Red Sea Dolphin Project

Encountering wild dolphins in their natural habitat has become a very sought-after recreational activity in the tourist industry. As popular as it is, many overlook the level of harassment that bears upon the dolphins when approached either by swimming or by boat. The immense development of the touristic sector throughout the Red Sea is an enormous threat to the local dolphin population. As a result, in depth research and conservative action has been taken and continues to evolve.

Dolphins and whale attract every year tourists to Egypt, but, despite their popularity, are still poorly known from a scientific point of view. Eight species are considered regular: Common Bottlenose Dolphin (Tursiops truncatus), Indopacific Bottlenose dolphin (Tursiops aduncus), Spinner Dolphin (Stenella longirostris), Pantropical Spotted Dolphin (Stenella attenuata),  Longbeaked Common Dolphin (Dephinus capensis), Risso’s Dolphin (Grampus griseus), Humpback Dolphin (Sousa chinensis) and Bryde’s Whale (Balaenoptera edeni). Other height species are considered rare (Notarbartolo 2007).

If very little is available about the species presence even less is known about their abundance or distribution. The more knowledge about cetacean presence and distribution as weel as habits and possibly threats the more tools we get to promote efficient conservation practices.

The research is carried out on board of “Red Sea Defender” the 37m still boat owned by HEPCA and fully equipped to research purposes in the Red Sea. The monitoring plan anticipates twelve weeks per year at sea, six in the summer (June to August) and six in the winter (December to March) for 3 years (from June 2010 to March 2013). Three researchers from HEPCA and five interns coming from all around the world will compose the research team. Eco-volunteers will have the possibility to join the expeditions in order to support the project and enjoy an exciting experience at sea.

The routes

The study area is spread over 50km from the coast and 460km from Marsa Alam in the North almost to the Sudan border (Abu Ramad area). About 80% of the study area is included in protected areas: Wadi El Gemal - Hamata protectorates and Elba National Park are indeed two of the few completely pristine areas on the Egyptian Red Sea coast.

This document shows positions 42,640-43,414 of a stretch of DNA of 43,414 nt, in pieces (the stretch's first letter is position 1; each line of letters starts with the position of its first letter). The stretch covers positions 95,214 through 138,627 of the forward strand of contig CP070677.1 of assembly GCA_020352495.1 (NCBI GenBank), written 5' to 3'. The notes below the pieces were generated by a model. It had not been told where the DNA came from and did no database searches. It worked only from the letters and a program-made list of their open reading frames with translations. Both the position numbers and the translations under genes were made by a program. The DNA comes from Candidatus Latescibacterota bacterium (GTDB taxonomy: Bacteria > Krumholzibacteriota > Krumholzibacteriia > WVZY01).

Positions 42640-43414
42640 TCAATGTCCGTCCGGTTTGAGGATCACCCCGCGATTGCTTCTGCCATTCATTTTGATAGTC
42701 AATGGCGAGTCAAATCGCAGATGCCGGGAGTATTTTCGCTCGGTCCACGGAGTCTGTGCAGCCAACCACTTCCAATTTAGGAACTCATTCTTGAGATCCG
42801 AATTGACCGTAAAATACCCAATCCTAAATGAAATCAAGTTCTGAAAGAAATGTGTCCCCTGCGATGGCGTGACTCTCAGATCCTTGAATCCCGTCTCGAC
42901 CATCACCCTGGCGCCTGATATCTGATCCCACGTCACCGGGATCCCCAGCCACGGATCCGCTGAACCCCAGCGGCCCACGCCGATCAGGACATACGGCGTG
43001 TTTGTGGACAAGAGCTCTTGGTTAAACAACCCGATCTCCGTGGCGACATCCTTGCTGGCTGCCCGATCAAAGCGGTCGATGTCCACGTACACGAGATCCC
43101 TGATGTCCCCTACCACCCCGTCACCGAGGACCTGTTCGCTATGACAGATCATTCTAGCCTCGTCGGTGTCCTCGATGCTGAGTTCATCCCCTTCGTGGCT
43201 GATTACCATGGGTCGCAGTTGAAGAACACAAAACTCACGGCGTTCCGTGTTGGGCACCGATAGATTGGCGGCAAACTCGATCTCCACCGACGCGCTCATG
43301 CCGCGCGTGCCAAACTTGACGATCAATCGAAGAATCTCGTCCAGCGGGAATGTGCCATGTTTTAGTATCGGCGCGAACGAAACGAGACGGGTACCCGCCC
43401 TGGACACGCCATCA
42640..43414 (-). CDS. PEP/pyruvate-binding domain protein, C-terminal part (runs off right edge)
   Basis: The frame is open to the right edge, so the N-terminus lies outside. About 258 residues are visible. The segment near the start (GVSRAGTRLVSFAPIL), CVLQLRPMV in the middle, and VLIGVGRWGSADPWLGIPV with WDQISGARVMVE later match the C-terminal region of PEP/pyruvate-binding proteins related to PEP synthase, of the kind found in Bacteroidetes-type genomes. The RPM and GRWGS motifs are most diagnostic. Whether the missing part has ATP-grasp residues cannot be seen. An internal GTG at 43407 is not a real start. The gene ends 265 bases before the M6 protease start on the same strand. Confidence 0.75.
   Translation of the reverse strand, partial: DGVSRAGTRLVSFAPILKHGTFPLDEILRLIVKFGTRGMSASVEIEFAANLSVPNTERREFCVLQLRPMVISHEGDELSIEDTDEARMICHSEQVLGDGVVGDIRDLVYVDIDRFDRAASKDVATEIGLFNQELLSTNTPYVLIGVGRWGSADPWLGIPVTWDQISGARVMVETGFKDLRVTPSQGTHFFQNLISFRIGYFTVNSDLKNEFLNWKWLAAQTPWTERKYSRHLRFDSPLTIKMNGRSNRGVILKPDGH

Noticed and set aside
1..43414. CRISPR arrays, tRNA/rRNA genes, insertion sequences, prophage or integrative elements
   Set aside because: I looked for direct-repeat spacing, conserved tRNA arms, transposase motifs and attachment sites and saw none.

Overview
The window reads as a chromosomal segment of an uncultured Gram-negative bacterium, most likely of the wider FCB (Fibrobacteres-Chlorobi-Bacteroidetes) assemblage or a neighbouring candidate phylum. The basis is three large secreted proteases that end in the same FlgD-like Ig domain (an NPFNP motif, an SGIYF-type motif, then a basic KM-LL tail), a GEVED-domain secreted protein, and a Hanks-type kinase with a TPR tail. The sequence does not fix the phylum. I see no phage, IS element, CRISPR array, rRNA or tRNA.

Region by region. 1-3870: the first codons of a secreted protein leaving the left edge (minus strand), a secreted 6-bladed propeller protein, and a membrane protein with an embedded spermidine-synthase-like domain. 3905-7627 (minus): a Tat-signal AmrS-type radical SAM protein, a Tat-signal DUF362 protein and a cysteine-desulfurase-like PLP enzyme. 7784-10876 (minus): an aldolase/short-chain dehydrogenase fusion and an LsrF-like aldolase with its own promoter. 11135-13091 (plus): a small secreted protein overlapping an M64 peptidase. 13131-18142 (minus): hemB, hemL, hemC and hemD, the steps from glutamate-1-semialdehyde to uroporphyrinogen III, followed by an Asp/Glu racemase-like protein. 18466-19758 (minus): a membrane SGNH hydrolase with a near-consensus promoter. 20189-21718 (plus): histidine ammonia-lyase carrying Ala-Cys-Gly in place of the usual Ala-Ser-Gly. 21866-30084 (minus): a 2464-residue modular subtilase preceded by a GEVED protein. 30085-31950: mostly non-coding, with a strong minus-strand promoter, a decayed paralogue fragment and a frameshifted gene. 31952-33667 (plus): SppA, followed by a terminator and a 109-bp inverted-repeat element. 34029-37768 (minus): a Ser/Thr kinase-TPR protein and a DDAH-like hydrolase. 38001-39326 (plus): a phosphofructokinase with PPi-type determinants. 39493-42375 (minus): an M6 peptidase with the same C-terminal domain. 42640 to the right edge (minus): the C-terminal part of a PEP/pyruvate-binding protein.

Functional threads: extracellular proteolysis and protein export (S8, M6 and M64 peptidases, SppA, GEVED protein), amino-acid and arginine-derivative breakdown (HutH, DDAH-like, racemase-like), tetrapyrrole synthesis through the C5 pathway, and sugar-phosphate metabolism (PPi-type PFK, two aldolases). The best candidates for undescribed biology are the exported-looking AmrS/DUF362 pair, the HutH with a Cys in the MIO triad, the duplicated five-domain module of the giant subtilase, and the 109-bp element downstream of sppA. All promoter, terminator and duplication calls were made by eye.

The study area has been divided in three subareas (called stratum 1, 2 and 3) to account for possible gradients with respect to distance from shore, geographical gradients (bathymetry, bottom morphology, presence/absence of off-shore reefs or islands) and management interest.

The best way to monitor a wide area is to design a survey on fixed routes which ensure an even coverage probability of the area: the method allows the collection of robust data on a limited surface which can be then extended to the entire region. Findings include map of the species’ distribution (which can be confronted with environmental features), encounter rate (number of sighting/Km) and estimate of species’ abundance. Using the software Distance 6 zig-zag routes were creating as shown in Figure xx.

Data Collection

The visual observation is carried on together with passive acoustic monitoring (PAM) through a towed hydrophone to increase the probability to detect dolphins using their vocalizations. Moreover, PAM can be carried on at night and possibly allow the following of the animals to their feeding grounds. They use a wide range of sounds to communicate (whistles) and produce clear “clicks” to echolocate object underwater and thus navigate and feed. The characteristics of their sounds are well known, species-specific libraries exist, but so far none information came from the Red Sea region.

Photo-identification is applied to identify single individuals and to confirm species identification providing fundamental insights to deepen population’s ecology, trend and structure.

A particular attention is devoted